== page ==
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A scientist shows you the gross effects of not wearing a mask

Researcher Rich Davis displayed how easily bacteria could be spread by coughing, talking, sneezing, and more when not wearing a mask in comparison to when you wear one.

A scientist shows you the gross effects of not wearing a mask
Image Source: NewsWithKevin / Twitter

Over the past few weeks, anti-mask rallies have picked up in frequency. As the number of cases in the United States surges, more and more people are coming forward denouncing the usage of masks. Though they may claim it's about "personal freedom," not wearing a mask when outside the home has a serious impact on public health. Even if you're just talking while standing at a "safe" distance from others, there is a risk of spreading the disease if you're an asymptomatic carrier. Using petri dishes and his own respiratory fluids, researcher Rich Davis conducted multiple tests to show you just how dangerous not wearing a mask is.



Davis took to Twitter to share the findings of his study. It soon went viral, but no one is quite sure it has convinced anti-mask Americans to finally make the switch. He shared that he had conducted two simple demonstrations. In the first one, he sneezed, sang, talked, and cough towards an agar culture plate with or without a mask on. Soon, bacteria colonies formed on the agar culture plates. In photos, he displayed that the plates he coughed at without the mask on had way more bacteria colonies than the one he coughed at with the mask on. He thus concluded, "A mask blocks virtually all bacteria colonies."



In the second demonstration, he kept his distance from various agar culture plates while doing the same activities with or without a mask on. Yet again, the plates he coughed at without a mask on were littered with bacteria colonies. While the researcher's droplets mostly landed on plates positioned less than six feet away from him, the mask made a huge difference. Though Davis did note that his simple demos aren't the most accurate way of modeling the spread of the disease or culturing viruses, there was still a lot to take away from his experiments. "Colonies of normal bacteria from my mouth and throat show the spread of respiratory droplets," he shared. "Like the kind we think mostly spread [the virus], and how a mask can block them."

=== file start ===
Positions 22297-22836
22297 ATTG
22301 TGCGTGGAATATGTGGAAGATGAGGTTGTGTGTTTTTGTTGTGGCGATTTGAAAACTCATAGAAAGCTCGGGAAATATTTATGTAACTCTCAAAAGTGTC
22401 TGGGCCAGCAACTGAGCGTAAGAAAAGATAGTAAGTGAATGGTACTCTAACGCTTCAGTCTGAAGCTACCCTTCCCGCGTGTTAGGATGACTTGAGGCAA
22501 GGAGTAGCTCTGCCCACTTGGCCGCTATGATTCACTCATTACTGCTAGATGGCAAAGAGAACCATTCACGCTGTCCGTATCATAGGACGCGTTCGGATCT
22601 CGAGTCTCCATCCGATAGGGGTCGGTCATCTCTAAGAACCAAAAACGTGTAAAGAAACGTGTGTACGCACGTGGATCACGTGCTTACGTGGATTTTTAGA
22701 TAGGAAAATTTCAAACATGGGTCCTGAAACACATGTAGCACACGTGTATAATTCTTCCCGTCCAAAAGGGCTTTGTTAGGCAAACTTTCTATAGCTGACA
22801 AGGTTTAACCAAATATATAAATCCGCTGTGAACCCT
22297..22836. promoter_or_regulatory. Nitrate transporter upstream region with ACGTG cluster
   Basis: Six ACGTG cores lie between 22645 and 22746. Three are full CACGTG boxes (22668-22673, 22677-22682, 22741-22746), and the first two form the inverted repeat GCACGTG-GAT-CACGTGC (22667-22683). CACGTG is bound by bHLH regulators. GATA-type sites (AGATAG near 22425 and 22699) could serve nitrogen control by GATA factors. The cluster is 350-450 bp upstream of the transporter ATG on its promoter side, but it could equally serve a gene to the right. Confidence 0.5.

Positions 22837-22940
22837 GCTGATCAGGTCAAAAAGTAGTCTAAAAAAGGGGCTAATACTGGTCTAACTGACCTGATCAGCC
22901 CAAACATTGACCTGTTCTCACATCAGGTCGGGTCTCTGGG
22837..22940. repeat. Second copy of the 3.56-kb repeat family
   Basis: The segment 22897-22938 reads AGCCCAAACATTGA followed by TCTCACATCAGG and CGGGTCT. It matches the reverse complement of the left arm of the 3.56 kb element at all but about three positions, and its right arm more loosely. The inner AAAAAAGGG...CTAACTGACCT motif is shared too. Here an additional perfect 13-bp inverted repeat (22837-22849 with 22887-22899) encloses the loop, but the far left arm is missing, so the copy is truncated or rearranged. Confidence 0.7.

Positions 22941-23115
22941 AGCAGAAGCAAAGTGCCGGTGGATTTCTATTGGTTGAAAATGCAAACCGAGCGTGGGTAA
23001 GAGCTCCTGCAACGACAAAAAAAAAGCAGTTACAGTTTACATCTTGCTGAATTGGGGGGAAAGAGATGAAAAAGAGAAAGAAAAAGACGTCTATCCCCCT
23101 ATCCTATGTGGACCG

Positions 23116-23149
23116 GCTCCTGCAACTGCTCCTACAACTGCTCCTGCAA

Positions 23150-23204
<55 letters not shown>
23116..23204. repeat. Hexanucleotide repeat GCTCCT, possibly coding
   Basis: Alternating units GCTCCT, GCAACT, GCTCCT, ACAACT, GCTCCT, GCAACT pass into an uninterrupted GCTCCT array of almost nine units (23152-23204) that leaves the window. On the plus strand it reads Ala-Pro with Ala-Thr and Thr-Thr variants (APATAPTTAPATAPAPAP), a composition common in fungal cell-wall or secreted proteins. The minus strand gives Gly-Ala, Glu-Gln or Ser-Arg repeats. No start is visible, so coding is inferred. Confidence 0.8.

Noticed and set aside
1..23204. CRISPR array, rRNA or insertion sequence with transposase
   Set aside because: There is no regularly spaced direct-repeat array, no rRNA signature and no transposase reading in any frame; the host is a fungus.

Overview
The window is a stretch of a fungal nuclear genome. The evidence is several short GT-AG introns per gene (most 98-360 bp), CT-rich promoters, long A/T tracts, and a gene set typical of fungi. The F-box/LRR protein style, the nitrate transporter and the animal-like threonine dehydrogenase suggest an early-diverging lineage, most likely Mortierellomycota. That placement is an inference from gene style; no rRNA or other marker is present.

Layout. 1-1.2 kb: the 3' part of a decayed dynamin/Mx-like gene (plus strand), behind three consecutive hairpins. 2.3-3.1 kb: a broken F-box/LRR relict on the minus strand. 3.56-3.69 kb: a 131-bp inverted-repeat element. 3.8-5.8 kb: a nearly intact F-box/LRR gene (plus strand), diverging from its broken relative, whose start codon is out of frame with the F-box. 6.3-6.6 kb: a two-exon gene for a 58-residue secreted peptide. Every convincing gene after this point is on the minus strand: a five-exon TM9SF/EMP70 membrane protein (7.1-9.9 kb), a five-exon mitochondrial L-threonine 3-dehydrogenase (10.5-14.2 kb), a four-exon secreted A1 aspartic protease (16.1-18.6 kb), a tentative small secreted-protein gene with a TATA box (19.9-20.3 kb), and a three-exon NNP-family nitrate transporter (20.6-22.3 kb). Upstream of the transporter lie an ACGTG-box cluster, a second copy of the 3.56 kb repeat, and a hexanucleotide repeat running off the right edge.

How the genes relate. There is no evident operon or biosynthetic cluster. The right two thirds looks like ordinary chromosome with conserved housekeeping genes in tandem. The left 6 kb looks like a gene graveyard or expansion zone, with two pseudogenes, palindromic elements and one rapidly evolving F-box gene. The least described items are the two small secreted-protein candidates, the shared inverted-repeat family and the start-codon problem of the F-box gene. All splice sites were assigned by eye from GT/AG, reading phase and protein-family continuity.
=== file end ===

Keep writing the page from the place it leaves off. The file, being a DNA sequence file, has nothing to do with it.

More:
Davis affirmed, "Masks as a political or social litmus test or used to shame those who won't (or disabled folks who truly can't!) wear them is a travesty. We wash hands after using the bathroom and wipe noses on tissues. Masks and face shields need to be just another normalized act of hygiene."

After his experiments went viral, the researcher received many requests to show the difference between various types of masks, such as N95 masks and homemade fabric masks. He argued that while it was possible to perform these experiments with different masks, the results probably wouldn't differ too much.



He isn't the only one advocating for face masks. In a study published earlier this month by a team of researchers led by a Texas A&M University professor, it was found that not wearing a face mask dramatically increases a person's chance of being infected by coronavirus. According to ScienceDaily, they studied the mitigation process in Italy, China and New York City and concluded that "using a face mask reduced the number of infections by more than 78,000 in Italy from April 6-May 9 and by over 66,000 in New York City from April 17-May 9."




"Our study establishes very clearly that using a face mask is not only useful to prevent infected coughing droplets from reaching uninfected persons but is also crucial for these uninfected persons to avoid breathing the minute atmospheric particles (aerosols) that infected people emit when talking and that can remain in the atmosphere tens of minutes and can travel tens of feet" the study's co-author Mario Molina, a professor at the University of California-San Diego, said.

At present, there are over 2.5 million confirmed cases of Coronavirus in the United States. Over 128,000 people have lost their lives to the disease. If wearing a simple mask could protect our communities from succumbing to the illness, then that is a sacrifice that shouldn't be controversial. Davis is the director of the clinical microbiology laboratory at Providence Sacred Heart Medical Center in Spokane, Washington.

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